Ra

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Ra (/rɑː/;[1] Ancient Egyptian: rꜥ or ; also transliterated rˤw /ˈɾiːʕuw/; cuneiform: 𒊑𒀀 ri-a or 𒊑𒅀ri-ia)[2] or Re (/reɪ/; Coptic: ⲣⲏ, ) was the ancient Egyptian deity of the sun. By the Fifth Dynasty, in the 25th and 24th centuries BC, he had become one of the most important gods in ancient Egyptian religion, identified primarily with the noon-day sun. Ra was believed to rule in all parts of the created world: the sky, the Earth, and the underworld.[3] He was the god of the sun, order, kings and the sky.

Ra was portrayed as a falcon and shared characteristics with the sky-god Horus. At times the two deities were merged as Ra-Horakhty, “Ra, who is Horus of the Two Horizons“. In the New Kingdom, when the god Amun rose to prominence he was fused with Ra as Amun-Ra.

The cult of the Mnevis bull, an embodiment of Ra, had its center in Heliopolis and there was a formal burial ground for the sacrificed bulls north of the city.

All forms of life were believed to have been created by Ra. 

The sun as a creator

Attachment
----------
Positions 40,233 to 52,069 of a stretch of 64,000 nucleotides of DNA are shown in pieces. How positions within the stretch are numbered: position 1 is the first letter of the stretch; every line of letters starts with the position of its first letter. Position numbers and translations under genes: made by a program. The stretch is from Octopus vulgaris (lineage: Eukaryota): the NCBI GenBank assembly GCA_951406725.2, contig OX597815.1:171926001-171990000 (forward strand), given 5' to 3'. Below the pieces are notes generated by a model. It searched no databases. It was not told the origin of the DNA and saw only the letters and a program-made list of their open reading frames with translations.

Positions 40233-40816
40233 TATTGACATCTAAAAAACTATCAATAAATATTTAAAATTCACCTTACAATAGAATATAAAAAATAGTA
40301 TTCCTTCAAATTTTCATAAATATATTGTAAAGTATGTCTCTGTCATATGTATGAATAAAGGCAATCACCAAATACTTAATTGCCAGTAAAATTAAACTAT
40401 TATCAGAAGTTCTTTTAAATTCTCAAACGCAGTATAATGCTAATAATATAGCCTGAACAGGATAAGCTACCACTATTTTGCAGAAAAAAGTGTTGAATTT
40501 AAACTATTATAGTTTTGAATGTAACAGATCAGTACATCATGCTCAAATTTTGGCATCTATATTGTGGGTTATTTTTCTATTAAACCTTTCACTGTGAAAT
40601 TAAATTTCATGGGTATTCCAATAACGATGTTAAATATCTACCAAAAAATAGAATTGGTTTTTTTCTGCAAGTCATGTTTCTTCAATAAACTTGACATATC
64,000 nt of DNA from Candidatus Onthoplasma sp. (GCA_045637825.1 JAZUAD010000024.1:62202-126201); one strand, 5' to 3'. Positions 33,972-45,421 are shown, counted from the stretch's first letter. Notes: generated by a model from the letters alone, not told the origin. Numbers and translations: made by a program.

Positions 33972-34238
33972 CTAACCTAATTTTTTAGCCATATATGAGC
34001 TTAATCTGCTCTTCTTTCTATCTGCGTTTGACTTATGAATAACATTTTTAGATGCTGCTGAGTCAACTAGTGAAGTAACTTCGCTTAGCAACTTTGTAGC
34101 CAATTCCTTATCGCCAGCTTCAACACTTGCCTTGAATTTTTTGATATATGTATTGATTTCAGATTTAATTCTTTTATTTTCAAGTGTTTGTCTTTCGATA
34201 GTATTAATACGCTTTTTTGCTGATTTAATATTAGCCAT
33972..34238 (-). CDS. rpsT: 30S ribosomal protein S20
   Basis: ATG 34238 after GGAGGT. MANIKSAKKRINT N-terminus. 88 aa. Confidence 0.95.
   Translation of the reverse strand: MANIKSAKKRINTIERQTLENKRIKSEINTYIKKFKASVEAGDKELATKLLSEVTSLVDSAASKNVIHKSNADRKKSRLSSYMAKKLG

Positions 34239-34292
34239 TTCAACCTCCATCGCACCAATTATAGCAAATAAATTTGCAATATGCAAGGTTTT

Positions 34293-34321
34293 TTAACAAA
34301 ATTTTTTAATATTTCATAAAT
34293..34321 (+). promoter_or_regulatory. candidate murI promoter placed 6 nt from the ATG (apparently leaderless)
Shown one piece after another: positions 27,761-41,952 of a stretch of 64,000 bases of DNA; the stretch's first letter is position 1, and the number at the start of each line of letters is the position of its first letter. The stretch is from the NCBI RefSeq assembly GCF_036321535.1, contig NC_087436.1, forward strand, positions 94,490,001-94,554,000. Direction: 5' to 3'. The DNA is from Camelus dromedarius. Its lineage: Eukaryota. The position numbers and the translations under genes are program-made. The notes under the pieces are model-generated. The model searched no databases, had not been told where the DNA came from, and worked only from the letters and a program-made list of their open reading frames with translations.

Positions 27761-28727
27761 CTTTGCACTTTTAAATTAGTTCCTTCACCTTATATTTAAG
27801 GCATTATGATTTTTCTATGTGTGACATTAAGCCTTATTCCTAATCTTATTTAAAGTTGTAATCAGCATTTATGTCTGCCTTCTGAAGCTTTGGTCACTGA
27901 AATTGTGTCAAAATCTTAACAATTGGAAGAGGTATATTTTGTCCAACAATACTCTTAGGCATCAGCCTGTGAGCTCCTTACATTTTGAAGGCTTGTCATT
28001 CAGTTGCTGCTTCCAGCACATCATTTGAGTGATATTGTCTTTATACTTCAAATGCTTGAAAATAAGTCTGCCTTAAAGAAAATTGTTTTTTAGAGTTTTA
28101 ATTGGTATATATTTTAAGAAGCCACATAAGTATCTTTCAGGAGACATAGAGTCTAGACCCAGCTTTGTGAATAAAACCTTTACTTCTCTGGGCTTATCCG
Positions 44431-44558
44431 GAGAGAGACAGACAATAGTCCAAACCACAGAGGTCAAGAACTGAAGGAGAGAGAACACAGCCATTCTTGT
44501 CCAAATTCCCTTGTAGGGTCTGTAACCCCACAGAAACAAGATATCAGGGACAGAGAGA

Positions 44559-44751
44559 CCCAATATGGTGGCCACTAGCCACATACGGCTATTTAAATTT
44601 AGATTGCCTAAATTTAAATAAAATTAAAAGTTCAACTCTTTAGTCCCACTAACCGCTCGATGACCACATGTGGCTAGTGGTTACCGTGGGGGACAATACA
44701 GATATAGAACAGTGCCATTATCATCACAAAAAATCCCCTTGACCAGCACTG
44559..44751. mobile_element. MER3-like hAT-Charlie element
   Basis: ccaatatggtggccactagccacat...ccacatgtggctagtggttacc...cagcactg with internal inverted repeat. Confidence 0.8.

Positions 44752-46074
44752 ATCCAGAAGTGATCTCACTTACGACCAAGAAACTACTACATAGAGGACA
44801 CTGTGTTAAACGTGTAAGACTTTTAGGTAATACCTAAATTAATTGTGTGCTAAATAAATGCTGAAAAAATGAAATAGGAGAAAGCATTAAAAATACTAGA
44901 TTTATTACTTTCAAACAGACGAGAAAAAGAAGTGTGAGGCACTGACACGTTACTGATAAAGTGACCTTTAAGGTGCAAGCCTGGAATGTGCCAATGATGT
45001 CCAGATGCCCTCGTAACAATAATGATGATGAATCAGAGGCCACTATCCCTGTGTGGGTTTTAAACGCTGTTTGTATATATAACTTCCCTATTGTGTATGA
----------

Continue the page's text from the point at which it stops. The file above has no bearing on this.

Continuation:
The sun is the giver of life, controlling the ripening of crops which were worked by man. Because of the life-giving qualities of the sun the Egyptians worshiped the sun as a god. The creator of the universe and the giver of life, the sun or Ra represented life, warmth and growth. Since the people regarded Ra as a principal god, creator of the universe and the source of life, he had a strong influence on them, which led to him being one of the most worshiped of all the Egyptian gods and even considered King of the Gods. At an early period in Egyptian history his influence spread throughout the whole country, bringing multiple representations in form and in name. The most common form combinations are with Atum (his human form), Khepri (the scarab beetle) and Horus (the falcon). The form in which he usually appears is that of a man with a falcon’s head, which is due to his combination with Horus, another sky-god. On top of his head sits a solar disc with a cobra, which in many myths represents the eye of Ra. At the beginning of time, when there was nothing but chaos, the sun-god existed alone in the watery mass of Nun which filled the universe.[4] “I am Atum when he was alone in Nun, I am Ra when he dawned, when he began to rule that which he had made.”[4] This passage talks about how Atum created everything in human form out of the chaos and how Ra then began to rule over the earth where humans and divine beings coexisted. He created Shu, god of air, and the goddess of moisture, Tefnut.[5] The siblings symbolized two universal principles of humans: life and right (justice). Ra was believed to have created all forms of life by calling them into existence by uttering their secret names. In some accounts humans were created from Ra’s tears and sweat.[4]According to one myth the first portion of Earth came into being when the sun god summoned it out of the watery mass of Nun. In the myth of the Celestial Cow (the sky was thought of as a huge cow, the goddess Meht-urt) it is recounted how mankind plotted against[6] Ra and how he sent his eye, as the goddess Sekhmet, to punish them. Extensions of Ra’s power were often shown as the Eye of Ra, which were the female versions of the sun-god. Ra had three daughters Bastet, Sekhmet and Hathor, who were all considered the Eye of Ra, who would seek out his vengeance. Sekhmet was the Eye of Ra and was created by the fire in Ra’s eye. She was violent and sent to slaughter the people who betrayed Ra, but when calm she became the more kind and forgiving goddess Hathor. Sekhmet was the powerful warrior and protector while Bastet, who was depicted as a cat, was shown as gentle and nurturing.